People.

Writers & Community

Expectations

I don’t know where to begin, so I’ll just start typing.

I never really knew or know now how many people actually read my blog. Sure, I have analytics on site usage, but those are just numbers, not people—really—just dots and graphs and a map. What I want to focus on in this post is people. But I also want to go into this whole writing thing.

During my MFA, I had a consistent and reliable community of writers. Why? We spent thousands each semester. We received grades. We looked forward to attaining another degree. And we had deadlines.

Why did I write so much during that time? Money—lots of it. Hard expectations. Hard deadlines. Hard outcomes: grades and a degree.

Do I have those expectations now? No. There’s no clear end to this whole thing. And when I say end, I mean publication. Now, I know that’s not really the end. It’s just another door that’s to be opened, with another door after that, but I want that first door opened. But, man, it’s hard and right now it feels like it is endless. From what I can tell, I’ve come very close to getting an agent a few times, and those letters are probably harder to read than the flat-out rejections. Now, emotionally, rejections have become junk mail: open just to make sure, then toss.

Resistance

As those of you who’ve read my previous blog posts may know, during the first year of the pandemic, I stayed home with my children and taught them alongside the public school district’s virtual academy. It was a full-time job. I wrote little, but I wrote. Now, my children have returned to school, and I have another job. Two jobs, in fact. It was three jobs at one point, but no more. I’m back at what I did before the pandemic: teaching high school English both in person and online, full time and part time respectively.

It’s strange. Teaching, somehow, inspires me to write. To post here, again. Why? Perhaps it’s the intellectual stimulation. Perhaps it’s the process of analyzing literature. Perhaps it’s teaching the history in which each of the authors lived. Perhaps it’s those inspiring phrases taken from literature written up to a millennium and a half ago. Perhaps it’s the students. It’s probably all that, but this post doesn’t end there.

I’ve taken getting published too seriously. That seriousness has weighted me down. And, does it matter? I don’t know. Do I want to be published? Of course I do. However, that expectation, that weight, hampered me. Or rather, I let it hamper me: see resistance.

So, I’ll write my second novel. Then I’ll write my third. Then move on to the next. And I’ll blog.

People.

Which brings me back to people. I received a message from a person who reads my blog. And I must apologize to that writer: I’m sorry it has taken me so long to get back to you, but I’m glad you messaged me. Your letter made me realize there’s more to my blog, more to my writing, than what I had expected. So, thank you. You’ve given me another reason to continue writing.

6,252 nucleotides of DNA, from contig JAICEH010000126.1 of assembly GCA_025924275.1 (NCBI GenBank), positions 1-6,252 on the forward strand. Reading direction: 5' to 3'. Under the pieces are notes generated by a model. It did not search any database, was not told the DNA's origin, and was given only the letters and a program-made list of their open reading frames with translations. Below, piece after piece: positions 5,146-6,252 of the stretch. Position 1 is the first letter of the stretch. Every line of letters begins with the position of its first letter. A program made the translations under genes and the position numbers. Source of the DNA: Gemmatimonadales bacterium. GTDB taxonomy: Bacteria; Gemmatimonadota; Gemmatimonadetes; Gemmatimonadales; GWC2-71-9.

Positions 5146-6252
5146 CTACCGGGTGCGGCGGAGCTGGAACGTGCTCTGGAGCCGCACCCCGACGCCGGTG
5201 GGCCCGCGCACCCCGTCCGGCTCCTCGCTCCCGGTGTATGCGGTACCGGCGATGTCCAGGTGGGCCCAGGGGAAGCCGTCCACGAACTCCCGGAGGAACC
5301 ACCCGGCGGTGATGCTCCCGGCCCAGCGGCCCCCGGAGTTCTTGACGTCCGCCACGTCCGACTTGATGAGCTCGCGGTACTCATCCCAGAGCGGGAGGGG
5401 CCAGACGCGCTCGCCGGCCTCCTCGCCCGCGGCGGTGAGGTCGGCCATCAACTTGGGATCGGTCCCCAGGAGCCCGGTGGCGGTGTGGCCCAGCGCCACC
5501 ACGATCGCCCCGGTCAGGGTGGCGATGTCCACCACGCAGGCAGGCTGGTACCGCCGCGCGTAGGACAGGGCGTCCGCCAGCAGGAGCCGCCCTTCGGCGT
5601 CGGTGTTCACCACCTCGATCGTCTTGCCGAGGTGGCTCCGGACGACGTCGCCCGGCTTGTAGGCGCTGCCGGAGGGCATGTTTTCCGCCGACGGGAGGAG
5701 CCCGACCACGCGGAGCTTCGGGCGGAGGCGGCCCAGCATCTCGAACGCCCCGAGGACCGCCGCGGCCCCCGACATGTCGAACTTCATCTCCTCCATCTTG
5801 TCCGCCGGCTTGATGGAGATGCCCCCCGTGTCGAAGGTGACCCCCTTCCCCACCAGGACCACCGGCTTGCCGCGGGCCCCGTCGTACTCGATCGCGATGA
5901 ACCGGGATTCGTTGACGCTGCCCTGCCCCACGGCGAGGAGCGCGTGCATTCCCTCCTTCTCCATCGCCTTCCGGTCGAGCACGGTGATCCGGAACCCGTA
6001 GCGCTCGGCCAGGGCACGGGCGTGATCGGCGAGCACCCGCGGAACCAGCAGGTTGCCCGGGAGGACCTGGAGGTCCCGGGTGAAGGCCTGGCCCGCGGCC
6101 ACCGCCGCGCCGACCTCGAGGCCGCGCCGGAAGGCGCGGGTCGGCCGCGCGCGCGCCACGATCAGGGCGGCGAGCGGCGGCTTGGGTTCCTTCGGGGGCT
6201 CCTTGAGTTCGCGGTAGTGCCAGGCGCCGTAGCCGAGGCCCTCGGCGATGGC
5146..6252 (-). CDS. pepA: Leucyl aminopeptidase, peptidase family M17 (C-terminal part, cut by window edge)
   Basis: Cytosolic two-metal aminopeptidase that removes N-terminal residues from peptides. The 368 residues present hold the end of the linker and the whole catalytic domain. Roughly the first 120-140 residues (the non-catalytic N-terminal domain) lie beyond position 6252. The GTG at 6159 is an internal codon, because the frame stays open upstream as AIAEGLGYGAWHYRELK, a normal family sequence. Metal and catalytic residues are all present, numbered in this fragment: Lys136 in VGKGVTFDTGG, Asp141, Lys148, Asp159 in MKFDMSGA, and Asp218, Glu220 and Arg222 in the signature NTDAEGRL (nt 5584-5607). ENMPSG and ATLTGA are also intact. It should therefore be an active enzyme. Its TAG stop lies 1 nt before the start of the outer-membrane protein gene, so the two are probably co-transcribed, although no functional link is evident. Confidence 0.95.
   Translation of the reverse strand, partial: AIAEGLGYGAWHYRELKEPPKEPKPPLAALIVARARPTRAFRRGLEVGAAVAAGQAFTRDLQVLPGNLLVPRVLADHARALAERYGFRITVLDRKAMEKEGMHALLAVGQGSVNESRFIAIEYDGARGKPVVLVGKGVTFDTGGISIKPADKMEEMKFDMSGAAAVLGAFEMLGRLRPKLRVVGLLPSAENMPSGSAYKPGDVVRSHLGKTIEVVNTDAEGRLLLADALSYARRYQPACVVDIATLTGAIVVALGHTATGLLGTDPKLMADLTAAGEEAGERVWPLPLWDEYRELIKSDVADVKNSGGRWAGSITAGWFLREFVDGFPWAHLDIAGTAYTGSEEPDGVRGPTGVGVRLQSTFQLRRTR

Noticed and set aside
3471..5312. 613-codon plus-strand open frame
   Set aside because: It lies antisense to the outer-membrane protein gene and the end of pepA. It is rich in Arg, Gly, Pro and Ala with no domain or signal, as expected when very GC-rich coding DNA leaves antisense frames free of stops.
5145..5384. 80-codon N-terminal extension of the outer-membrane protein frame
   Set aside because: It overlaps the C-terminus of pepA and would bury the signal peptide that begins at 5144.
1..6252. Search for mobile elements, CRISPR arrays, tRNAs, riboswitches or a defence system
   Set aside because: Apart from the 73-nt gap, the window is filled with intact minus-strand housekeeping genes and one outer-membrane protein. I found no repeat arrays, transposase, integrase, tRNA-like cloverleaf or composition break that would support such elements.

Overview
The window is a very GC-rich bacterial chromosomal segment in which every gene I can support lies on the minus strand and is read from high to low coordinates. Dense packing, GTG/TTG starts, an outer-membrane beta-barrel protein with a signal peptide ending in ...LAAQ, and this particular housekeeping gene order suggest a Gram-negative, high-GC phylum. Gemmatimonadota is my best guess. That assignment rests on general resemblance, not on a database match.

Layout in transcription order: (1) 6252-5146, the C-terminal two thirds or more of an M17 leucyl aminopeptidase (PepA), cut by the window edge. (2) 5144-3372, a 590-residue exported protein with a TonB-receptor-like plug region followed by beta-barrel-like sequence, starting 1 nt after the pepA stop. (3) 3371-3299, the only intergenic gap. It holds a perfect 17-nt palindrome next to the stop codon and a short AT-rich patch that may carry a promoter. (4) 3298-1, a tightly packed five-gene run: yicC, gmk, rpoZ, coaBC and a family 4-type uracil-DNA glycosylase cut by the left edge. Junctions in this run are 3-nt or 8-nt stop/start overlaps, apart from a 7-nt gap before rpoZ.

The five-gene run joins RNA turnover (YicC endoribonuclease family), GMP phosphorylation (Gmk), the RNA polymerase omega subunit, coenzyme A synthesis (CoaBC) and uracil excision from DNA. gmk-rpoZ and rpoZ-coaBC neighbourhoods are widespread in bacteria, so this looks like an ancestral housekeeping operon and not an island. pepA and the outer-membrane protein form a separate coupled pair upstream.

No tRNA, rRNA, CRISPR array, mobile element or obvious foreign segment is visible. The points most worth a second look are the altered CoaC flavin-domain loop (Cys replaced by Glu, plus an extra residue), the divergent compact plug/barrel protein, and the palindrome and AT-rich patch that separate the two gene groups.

You see, while there were expectations, money, grades, and a degree involved with my productivity during my MFA, ultimately, it was the people involved whom I did not want to disappoint, did not want to neglect, wanted to help and be helped by. If you need that help, I’m here, and you may always contact me either by commenting below or messaging me because a writer needs a community.

It’s hard to write alone.

A writer needs people.

Author: Chuck Lang

Chuck Lang is a writer of science fiction and horror. Influenced by his years as a carpenter, four years serving in the US Navy, and his fifteen years teaching literature, he holds an MFA in Writing (Fiction) from Lindenwood University. After completing his first manuscript, the supernatural horror novel DEAD GODS, in 2019, he has begun work on its two sequels, DEAD GODS: INHERITANCE and DEAD GODS: RESOLUTION. He is currently developing two additional projects, an urban fantasy horror novel and a military science fiction novel. He lives and writes near the frequently flooded Red River in Fargo, ND with his wife and two redhead sons.

2 thoughts

  1. …don’t wanna get maudlin here, after all, I’m a hard guy, reared within the brick and mortor of inner city angst. I ain’t no crip, ain’t no blood. I don’t flash signs or gang bang that was my other brothers claim to infamy, but I have tasted cold salad on metal-trays on the other side of the bars. And wrote. And wrote. And wrote Over the years. And I had the swagger then to think “I’m good.” Damn good. But I stopped. Dunno why. But I stopped. Until moments ago considering the scale of one mans life being four score years — or however that goes. But I recently picked up the pen, suited for battle anew after stopping off here on a tireless search of saving cats on hero journeys lured by that storied fleece of motivation: inspiration, that thing that zings you in the arse like a bee sting, makes you pop up and get to getting — get to writing. Found it here. (sob) …In closing just wanna say how invigorating it is to see before me scribbled on sticky note yellow the mantra I repeat three time while laying on the keyboard …

    I don’t know where to begin, so I’ll just start typing. – Charles Lang.

    Liked by 1 person

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